Kingdom Hearts - Birth by Sleep


One of the great things about video games is that you can get away with things playing them that you couldnít really get away with in real life. Take the Kingdom Hearts series by Square Enix. If youíve ever visited any of the Disney theme parks, chances are after a while you were inexplicably overcome with an absolute need to lay into one of those poor sods inside a costumed character roaming around the place.

Obviously it wouldnít look good attacking a Disney character in front of a group of impressionable children; you wouldnít really want them scarred for life thinking that you were responsible for killing Pluto now, would you? In Kingdom Hearts however, that kind of violence is actively encouraged, and Birth by Sleep is no different.

As usual, the story involves human characters that somehow interact with Disney ones. This one, the sixth in the series that also serves as a prequel to the original game, follows the adventures of Terra, Ventus and Aqua. Each character has a story arc you play through one by one. And with each characterís arc lasting roughly fifteen hours each, this is a meaty addition to the franchise.

At this point weíd love to be able to explain the story in more detail. Fact is, weíve no idea whatís going on. As is the norm with the franchise, it appears to have something to do with a group of keyblade-wielding teenagers having a bit of a strop. Needless to say, they need to get it out of their systems.

boom game reviews - Kingdom Hearts, Birth by Sleep
Hey Mickey you're so fine, you're so fine you blow our minds, hey Mickey! Hey Mickey!

One thing you should know from the off is this is not a pick up and play title. And although itís great to have a Kingdom Hearts title on the PSP, itís just not an appropriate format.

For starters, there are just too many lengthy cut scenes to sit through. We first fired up the game on a journey on public transport, and found we actually got to our destination without doing much more than choose a character. They can be skipped, but just donít expect to be able to keep up with the storyline if you do. Not that watching them all will make you any the wiser. Theyíve always been on the convoluted side and Birth by Sleep isnít about to change things in the slightest.

It should also be mentioned that this title is only available on UMD and therefore wonít be available for the PSP Go. This is ironic considering not only the loading times of cut scenes etc, but also the recommendation to copy as much of the games data onto the systemís memory. It would certainly benefit from being a downloadable title, but alas, itís not to be.

Thereís also the constant nag that you can only save at fixed save points. We found ourselves on the top deck of a bus (yes, we are suckers for public transport), with our stop imminent, with no earthly way of saving our progress. Did Square Enix not understand that the last ĎPí in PSP stands for portable? On this evidence, apparently not.

Theyíve also ramped up the abilities side of things, making the combat side a far more complex experience. Ordinarily this would be a good thing, but the further you get into the game, the more fiddly pulling off comboís, using magic etc becomes. Often we were in full flight of battle, only to be cut down in our prime because we were frantically hitting the D-pad menu system trying to recover our health in time. A simpler combat system would have been preferable. Really it would have.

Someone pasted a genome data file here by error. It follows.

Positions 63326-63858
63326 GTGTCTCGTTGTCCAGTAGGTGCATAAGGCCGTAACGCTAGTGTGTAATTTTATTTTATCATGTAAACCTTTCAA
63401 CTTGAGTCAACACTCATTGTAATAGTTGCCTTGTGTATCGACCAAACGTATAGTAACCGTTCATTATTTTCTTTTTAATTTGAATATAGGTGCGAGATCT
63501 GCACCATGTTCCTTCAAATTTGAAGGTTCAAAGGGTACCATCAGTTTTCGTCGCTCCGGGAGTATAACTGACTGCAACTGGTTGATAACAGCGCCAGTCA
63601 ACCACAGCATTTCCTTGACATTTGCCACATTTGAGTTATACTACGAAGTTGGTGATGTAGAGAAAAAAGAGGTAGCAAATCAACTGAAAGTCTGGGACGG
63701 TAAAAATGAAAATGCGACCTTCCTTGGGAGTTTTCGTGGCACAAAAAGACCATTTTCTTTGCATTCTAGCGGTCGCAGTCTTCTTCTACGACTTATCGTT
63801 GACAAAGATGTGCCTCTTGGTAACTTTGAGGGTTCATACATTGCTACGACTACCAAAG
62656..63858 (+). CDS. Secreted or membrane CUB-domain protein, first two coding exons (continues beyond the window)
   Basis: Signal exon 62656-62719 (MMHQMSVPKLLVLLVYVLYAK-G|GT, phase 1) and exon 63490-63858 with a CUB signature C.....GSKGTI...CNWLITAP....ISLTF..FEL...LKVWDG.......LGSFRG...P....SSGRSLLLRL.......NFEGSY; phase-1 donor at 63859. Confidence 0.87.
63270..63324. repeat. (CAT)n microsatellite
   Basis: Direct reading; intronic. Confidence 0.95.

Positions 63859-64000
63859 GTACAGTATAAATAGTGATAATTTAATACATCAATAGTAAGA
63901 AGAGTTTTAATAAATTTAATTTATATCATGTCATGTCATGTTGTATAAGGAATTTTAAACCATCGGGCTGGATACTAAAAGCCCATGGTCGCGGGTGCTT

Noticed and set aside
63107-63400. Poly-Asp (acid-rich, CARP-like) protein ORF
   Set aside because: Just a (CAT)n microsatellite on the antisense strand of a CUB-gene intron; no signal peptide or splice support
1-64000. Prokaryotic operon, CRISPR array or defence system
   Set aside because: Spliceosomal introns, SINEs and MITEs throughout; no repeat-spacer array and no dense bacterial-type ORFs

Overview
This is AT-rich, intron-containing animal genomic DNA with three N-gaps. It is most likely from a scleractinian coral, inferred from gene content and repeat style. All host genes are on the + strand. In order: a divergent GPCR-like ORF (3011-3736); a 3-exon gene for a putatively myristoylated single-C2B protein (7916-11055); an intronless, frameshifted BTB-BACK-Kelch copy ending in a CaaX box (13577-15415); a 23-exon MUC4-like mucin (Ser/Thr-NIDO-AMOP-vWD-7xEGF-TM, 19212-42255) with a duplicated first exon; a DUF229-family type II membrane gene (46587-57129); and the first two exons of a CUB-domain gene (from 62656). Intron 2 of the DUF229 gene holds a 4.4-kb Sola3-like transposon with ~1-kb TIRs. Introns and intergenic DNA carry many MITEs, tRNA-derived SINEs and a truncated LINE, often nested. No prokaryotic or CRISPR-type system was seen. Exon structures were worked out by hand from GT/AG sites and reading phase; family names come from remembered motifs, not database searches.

All these frustrations aside however, itís difficult not to enjoy the game. Firstly, it truly is a PS2 experience in your hand. It has a level of depth that some (yes, that includes us) may find daunting, but at least it isnít dumbing down the franchise for the sake of portability.

And then thereís the fighting itself. For the most part, you fight a foe known as the Unversed, who come in all manner of shapes and sizes and have to be dismissed in various ways. If you find yourself struggling with one particular enemy you can always call on your D-link abilities, which allows you to harness the powers of one of your allies for a period of time. The allies include the mightiest of meeces Mickey. And itís encounters like this that give the game its charm.

The Disney license is far from wasted; not only do a large number of familiar faces crop up, but also the environments you would associate with them. One of the most innovative levels is when you encounter Cinderella; you are only the size of a mouse, and need to get various objects around the house to fix her dress, so Cinderella can go to the ball. Itís all beautifully rendered, and a lot of fun can be had jumping on a ball of wool and rolling over your enemies.

Another familiar face is when you have to take on Captain Hook in a boss battle. This leads to yet another grumble. The boss battles can be quite mental and very old school. If itís a challenge you want, youíve found it here. Its portability was somewhat an issue at these points, as we came close to throwing the PSP at the nearest wall out of frustration. This is a not recommended course of action.

For the most part however, fans of the series will put up with the games many caveats. This is due to the fact that its overall loveliness far outweighs its admittedly many gripes.

What itís probably done more than anything though, is whet our appetites for the promised 3DS Kingdom Hearts title. If it learns from the mistakes itís made here, it could possibly be the best in the series yet.

Considering that the PSP isnít exactly swamped with new AAA titles on a weekly basis Ė letís face it, was it ever? Ė a game of this quality is always a welcome one. Plus, you can have a great Disney experience without wanting to punch Plutoís face in. Who could possibly ask for more?

four out of five